I began my workforce research more than a decade ago. My team and I sought to understand what people wanted from work. We asked ourselves: As certain skills and talent become more limited, what do companies need to do to attract and retain the workforce they need? Further, as the economy continues to shift toward jobs that depend on discretionary effort, how can companies engage and motivate their employees to dig deep and contribute their best efforts?
In our initial research, we divided our team into three sub-teams — each one assigned to conduct interviews with members of one of three major generations in the workforce: boomers, Generation Xers and Generation Y’s.
When we held our full team meeting, each sub-team was eager to report its findings. Each felt it had identified the critical practice that would drive attraction, retention and engagement. One after another, the sub-teams reported that the key for their assigned generation was flexibility.
Boomers, now in their 50s and early 60s, have been driven by the sheer size of their cohort to work hard to remain competitive at all times. For most, teenage ideals around making a difference have been on the back burner for the past 30 years. However, as those in this generation begin to imagine their next life phase, most are looking to shift their focus — to put more emphasis on activities that give back or make a difference. For some, these activities may be philanthropic; for others, entrepreneurial, artistic or social. Whatever elements they add to their life mosaic will almost certainly require more flexible forms of work.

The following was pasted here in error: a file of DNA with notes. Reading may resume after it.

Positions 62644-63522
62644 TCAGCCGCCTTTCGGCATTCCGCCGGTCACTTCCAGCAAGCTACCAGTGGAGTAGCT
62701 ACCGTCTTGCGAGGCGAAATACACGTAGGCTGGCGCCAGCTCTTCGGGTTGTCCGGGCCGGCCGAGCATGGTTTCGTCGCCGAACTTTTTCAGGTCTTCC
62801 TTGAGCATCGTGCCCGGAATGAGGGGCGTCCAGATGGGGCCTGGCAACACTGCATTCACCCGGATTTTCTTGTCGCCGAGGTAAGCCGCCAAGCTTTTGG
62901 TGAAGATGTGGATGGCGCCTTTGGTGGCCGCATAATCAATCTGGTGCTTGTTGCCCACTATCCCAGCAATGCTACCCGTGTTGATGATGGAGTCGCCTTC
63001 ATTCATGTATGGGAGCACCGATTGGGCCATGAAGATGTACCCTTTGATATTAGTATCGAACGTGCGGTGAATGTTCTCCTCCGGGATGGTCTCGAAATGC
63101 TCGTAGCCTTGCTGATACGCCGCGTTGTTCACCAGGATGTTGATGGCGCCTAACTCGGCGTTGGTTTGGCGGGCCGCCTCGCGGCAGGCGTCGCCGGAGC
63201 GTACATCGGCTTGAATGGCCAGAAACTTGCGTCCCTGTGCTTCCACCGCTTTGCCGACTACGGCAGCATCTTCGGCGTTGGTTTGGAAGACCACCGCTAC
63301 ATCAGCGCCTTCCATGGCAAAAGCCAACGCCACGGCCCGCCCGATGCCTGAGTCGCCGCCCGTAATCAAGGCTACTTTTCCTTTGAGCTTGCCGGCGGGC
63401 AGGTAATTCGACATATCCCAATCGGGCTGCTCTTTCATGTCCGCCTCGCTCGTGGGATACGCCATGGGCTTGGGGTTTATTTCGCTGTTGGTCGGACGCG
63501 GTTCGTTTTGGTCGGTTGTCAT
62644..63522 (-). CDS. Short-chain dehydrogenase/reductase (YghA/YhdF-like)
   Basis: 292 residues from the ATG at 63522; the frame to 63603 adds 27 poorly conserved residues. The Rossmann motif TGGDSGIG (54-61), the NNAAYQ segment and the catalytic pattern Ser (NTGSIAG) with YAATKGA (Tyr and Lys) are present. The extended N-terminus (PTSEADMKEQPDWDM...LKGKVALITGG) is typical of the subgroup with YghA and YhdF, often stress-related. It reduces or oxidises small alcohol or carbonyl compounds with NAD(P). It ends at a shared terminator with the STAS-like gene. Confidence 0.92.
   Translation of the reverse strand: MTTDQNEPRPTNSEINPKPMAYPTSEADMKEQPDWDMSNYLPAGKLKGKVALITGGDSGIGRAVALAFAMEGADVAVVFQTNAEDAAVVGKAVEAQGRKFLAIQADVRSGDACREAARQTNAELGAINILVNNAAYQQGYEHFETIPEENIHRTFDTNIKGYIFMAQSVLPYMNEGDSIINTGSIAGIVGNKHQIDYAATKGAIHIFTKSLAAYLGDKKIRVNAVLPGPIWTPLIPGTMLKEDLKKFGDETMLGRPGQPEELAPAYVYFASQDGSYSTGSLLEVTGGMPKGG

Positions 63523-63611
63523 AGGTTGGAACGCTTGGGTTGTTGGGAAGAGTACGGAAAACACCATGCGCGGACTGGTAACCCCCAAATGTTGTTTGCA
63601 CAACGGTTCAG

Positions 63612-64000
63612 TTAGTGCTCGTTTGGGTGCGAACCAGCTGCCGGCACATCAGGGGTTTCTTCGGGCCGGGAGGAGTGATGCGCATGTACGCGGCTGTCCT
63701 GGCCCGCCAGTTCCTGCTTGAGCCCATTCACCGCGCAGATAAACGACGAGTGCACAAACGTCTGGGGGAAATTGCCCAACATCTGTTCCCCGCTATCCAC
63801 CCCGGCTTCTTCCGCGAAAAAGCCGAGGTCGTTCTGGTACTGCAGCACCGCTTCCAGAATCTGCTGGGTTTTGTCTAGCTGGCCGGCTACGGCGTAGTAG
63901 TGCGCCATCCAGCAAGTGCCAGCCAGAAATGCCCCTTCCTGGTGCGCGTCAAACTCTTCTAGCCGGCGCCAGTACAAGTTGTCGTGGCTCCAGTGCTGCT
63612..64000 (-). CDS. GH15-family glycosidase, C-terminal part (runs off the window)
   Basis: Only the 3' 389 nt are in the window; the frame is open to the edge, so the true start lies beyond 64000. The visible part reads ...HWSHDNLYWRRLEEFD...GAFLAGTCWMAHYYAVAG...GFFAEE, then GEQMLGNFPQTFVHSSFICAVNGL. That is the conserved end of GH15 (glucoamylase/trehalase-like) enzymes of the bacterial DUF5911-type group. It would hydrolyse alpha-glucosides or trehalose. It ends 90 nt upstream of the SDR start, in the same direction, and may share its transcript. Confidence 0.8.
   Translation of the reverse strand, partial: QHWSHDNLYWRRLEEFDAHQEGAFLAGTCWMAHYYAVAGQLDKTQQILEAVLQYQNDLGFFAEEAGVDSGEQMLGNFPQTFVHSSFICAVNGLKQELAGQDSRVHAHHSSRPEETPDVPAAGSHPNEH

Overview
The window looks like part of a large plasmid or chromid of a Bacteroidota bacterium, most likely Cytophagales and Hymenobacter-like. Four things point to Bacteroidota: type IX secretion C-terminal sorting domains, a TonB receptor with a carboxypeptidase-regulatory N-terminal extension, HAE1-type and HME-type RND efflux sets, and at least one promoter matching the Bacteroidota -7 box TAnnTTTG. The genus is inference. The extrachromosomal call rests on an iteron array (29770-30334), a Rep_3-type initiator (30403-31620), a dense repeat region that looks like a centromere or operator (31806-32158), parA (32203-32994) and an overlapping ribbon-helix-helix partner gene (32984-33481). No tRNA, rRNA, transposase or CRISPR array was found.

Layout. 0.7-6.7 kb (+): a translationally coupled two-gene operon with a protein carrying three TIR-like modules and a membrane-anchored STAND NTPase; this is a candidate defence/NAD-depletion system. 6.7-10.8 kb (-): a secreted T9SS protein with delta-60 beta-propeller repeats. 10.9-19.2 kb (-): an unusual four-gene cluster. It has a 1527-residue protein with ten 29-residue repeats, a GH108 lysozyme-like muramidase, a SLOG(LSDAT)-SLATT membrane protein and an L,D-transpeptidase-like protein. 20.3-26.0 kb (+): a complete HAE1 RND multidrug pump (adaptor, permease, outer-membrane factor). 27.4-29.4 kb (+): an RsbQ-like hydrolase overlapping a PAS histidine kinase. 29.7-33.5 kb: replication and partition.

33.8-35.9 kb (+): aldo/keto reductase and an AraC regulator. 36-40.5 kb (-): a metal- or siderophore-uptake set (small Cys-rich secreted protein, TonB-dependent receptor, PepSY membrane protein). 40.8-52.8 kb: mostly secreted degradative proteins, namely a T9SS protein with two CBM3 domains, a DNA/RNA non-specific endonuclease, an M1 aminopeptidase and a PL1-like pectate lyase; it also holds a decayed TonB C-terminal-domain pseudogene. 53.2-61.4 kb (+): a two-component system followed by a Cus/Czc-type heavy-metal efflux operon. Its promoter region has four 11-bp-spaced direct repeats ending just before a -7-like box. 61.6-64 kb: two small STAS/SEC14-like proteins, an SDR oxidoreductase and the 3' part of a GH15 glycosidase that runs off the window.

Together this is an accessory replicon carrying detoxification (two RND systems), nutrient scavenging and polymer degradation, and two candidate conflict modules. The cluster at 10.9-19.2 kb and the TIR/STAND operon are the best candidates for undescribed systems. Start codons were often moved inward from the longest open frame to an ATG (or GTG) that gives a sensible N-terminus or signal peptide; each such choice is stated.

Members of Generation X, in their 30s and 40s today, are juggling multiple commitments. For many, their formative experiences included working parents, a latchkey childhood and single-parent homes. Many hold strong personal convictions about the type of parent they want to be — personal standards that often include the amount of time they want to spend or the types of activities they want to support. To juggle their complex lives, Xers need workplace flexibility.
Xers also want options for the way they shape their careers. Witnessing mass layoffs as teens and the changing social contract between employees and employers has left this generation committed to owning their careers and being self-reliant. They are drawn to companies that provide flexible career options.
Members of Generation Y were shaped during the early 2000s, when primary topics of adult conversation were terrorism and school violence. They adopted a world view in which random events could happen to anyone at any time. Not surprisingly, they are focused on the immediate reality, driven to live each day to the fullest. They look for work environments that enable them to pursue activities — at work and outside work — that they find meaningful and challenging.
Flexibility means something different for each generation. For boomers, the most important type of flexibility is the ability to fit other activities into a previously work-intensive life. The most popular form for many are cyclic arrangements: working full time for a period of time — say, several months — then being off for a similar period, able to focus on other activities. Other part-time arrangements and ways of down-scaling — taking on less responsibility — are also valuable to boomers.
For Gen Xers, flexibility has a day-to-day connotation — the ability to shift work commitments based on the unpredictable challenges posed by family or other demands. It also has a career path dimension. Xers don’t necessarily want to follow the same paths pursued by boomers. Most want to be able to create their own paths forward and choose from multiple options.
Flexibility for Y’s serves their desire to make each day meaningful and challenging. They like the flexibility to try new tasks, to move laterally and learn new skills. They also like the option of pursuing external opportunities as they arise — to travel, for example, or take on special projects.
Although flexibility takes different forms, it’s an essential element to attract, retain and engage employees of all ages in tomorrow’s workforce.
Tamara J. Erickson is founder and CEO of Tammy Erickson Associates, a business consulting firm, and author of four books, including What’s Next, Gen X? She can be reached at firstname.lastname@example.org.